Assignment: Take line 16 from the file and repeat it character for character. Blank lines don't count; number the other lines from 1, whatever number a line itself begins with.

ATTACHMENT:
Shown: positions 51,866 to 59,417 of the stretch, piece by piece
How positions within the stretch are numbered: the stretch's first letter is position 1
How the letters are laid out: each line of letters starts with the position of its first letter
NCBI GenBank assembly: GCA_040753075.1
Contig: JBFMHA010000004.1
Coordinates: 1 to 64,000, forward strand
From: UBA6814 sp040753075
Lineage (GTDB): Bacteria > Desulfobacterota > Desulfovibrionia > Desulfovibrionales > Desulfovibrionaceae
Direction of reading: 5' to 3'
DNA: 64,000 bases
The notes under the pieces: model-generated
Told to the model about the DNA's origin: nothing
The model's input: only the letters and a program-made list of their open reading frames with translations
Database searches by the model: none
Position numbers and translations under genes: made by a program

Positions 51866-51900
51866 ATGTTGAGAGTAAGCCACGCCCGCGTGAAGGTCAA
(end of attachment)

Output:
Positions 51866-51900